This post is long overdue. The Cinnamon Macarons were made 11 months ago with our friend Cindy, who traveled from Oklahoma to spend a weekend with us. It was our second adventure to perfect these finicky babies, and Cindy, being way more organized than yours truly, brought a bunch of notes about what should have been improved from our previous attempt. Of course, we had so much fun cooking together that we barely paid attention to the notes, and managed to overlook a couple of tips given by Kathryn Gordon in her beautiful book Le Petits Macarons: Colorful French Confections to Make at Home.
CINNAMON MACARONS WITH CRUNCHY CACAO NIB FILLING
OVERVIEW OF THE RECIPE
Equal amounts of almond flour and confectioner’s sugar plus a pinch of salt are mixed with a little cinnamon in the food processor and pulsed a few times. Then some granulated sugar and powdered egg whites are added, pulsed a few more times. The whole mixture is sifted.
A French meringue is prepared with 4 egg whites and a bit of cream of tartar, added to the sifted ingredients, and piped into rounds.
Our filling of choice was a Crunchy Chocolate Ganache made with semi-sweet chocolate, light corn syrup, heavy cream, a bit of butter and – for the final pizzaz: roasted cocoa nibs.
(full recipe can be found in Les Petits Macarons)
Comments: The only problem we had in the making of this recipe was that in some shells the feet “slipped out.” It was hard to find a precise reason for that boo-boo, so we are left with the suspicion that macarons do not appreciate being watched during baking. Mea culpa, mea culpa, mea maxima culpa. But, you want to know something funny? A little sharp knife worked wonders to trim the runaway feet, and the resulting crumbs go UNBELIEVABLY well over some ice cream. Life gives you lemons? Make lemonade! Macarons give you extra feet? Sweet crumbs it is! Full-disclosure: Cindy and I nicknamed them “toe nail clippings”, much to our husbands chagrin. Oh, well… We could not resist. They were mighty tasty, though.
MACARONS, TAKE THREE
Back in February I felt the urge to make macarons again. You know, Valentine’s Day, romance in the air, but winter still lingering around. I wanted a batch of super bright and sexy macarons. Is there anything sexier than raspberries? Obviously not. I opened all my macaron cookbooks (thanks to our friend Gary I own several), searched the net, but when I stumbled upon this recipe, I could not stop thinking about it. Tricia shaped her macarons as little hearts! Of course, knowing my limitations I did not even try to go there. They would end up more like rodent livers or something. But maybe next time…
(adapted from Saving Room for Dessert)
for the shells:
150 grams almond meal, sift twice
150 grams confectioners’ sugar, sifted
55 grams egg whites, aged overnight
for the meringue:
150 grams granulated sugar
37.5 grams water
55 grams egg whites, aged overnight
gel food color, red
for the filling:
3 tablespoons unsalted butter, room temperature
1 ounce cream cheese, room temperature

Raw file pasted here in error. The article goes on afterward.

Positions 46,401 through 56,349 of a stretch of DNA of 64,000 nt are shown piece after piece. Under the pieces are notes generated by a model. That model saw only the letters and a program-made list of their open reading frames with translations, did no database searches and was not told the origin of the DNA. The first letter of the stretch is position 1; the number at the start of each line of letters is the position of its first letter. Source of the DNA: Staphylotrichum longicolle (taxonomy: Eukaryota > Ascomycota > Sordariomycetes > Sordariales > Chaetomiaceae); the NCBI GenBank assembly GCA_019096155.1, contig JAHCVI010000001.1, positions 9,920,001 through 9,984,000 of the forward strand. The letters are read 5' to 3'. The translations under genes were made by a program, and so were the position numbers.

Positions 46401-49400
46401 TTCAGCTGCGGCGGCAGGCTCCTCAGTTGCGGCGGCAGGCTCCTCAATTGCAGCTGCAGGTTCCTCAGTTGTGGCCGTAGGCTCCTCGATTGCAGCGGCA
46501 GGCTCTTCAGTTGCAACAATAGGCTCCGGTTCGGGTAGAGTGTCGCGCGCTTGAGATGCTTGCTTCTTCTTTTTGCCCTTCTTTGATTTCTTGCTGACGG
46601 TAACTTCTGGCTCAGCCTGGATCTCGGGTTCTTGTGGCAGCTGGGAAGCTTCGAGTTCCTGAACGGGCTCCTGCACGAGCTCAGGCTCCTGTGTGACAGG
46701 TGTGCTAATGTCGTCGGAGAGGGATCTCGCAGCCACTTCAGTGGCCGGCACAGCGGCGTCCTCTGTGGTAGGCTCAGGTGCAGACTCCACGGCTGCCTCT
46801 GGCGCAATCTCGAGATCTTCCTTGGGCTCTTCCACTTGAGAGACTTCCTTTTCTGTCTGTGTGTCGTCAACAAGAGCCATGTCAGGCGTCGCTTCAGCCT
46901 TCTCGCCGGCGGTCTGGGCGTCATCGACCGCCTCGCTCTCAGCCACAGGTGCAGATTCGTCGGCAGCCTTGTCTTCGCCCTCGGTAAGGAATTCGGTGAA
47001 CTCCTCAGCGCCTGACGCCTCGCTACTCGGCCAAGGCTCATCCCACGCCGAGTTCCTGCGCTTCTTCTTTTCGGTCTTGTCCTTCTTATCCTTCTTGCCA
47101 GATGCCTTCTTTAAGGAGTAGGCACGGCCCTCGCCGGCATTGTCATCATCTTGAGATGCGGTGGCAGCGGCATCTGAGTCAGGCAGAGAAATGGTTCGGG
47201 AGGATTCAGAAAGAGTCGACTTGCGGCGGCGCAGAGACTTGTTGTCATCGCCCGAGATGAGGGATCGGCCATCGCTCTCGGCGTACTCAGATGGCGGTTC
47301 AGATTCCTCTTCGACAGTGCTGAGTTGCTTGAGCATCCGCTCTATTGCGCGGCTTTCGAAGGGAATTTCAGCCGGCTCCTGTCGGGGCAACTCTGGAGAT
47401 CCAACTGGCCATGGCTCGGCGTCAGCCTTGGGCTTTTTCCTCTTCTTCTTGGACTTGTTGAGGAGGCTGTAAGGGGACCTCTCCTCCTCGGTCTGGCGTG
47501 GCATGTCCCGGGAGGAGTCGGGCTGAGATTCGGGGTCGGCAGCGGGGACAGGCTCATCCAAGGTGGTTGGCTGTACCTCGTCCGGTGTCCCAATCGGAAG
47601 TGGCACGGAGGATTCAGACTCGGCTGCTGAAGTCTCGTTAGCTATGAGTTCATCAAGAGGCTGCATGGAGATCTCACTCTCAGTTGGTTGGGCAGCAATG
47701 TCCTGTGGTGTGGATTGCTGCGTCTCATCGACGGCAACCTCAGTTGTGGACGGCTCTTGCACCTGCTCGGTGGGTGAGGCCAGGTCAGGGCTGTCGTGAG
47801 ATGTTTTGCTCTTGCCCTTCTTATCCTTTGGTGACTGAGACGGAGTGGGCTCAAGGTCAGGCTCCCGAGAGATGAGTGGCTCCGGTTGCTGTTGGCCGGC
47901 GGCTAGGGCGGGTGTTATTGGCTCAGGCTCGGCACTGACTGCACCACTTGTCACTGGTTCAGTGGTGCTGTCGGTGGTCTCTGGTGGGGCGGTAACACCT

1/2 cup fresh raspberries, pureed and strained
a few drops of vanilla extract
2 cups confectioners’ sugar, sifted (more or less as needed for desired consistency)
Place the almond meal and the confectioner’s sugar in the bowl of a food processor and pulse a few times. In a large mixing bowl sift together the almond meal and confectioners’ sugar. Make a well in the center and add 55 grams of egg whites. Fold the mixture with a spatula until it becomes a thick, paste-like batter.
to print the recipe, click here
Comments: Definitely some major improvement this time, thanks to a new sifter with a slightly bigger mesh size. Sifting the almond flour/sugar mixture was a breeze, and I decided to simply discard the small mount of coarse bits left in the sieve. Every recipe insists on a fine mesh, but I suspect you don’t need to go too fine, unless you enjoy spending 20 minutes to sift 1 cup of stuff… Nope, not happening again. I am pretty happy with this arrangement. This is a OXO brand sieve, found in our grocery store for very cheap. I love it!
The meringue worked very well, although I was in full hyperventilation mode trying to negotiate the temperature of the simple syrup and the beating of the egg whites all by myself. A second pair of friendly hands would be more than welcome… The final batter had that flowing lava consistency, which always gives me a smile, after all, how many people have actually seen lava flowing? Hopefully not that many, not the type of stuff I’d like to face. At any rate, I guess now it’s a matter of working on technique, piping circles more consistent in diameter, doing a slightly better job in the “macaronage step.” I was afraid to deflate the batter too much and ended up with some spots where the flour mixture did not fully incorporate. When that happened, the shells cracked during baking. I was lucky that it happened to just a few. Being the magnanimous person I am, I quickly swallowed them before Phil even had a chance to see them. What can I say? I give, and give, and give.
I hope you enjoyed my little Tale of Two Macarons… I now realize how much I love making them, and hope to try a slightly different take on the subject by baking up a batch of…are you ready for it? Savory Macarons! Kathryn’s book has many variations. Don’t you think Saffron Macarons with Tomato Confit Filling sounds amazing? I might just have to go for it…
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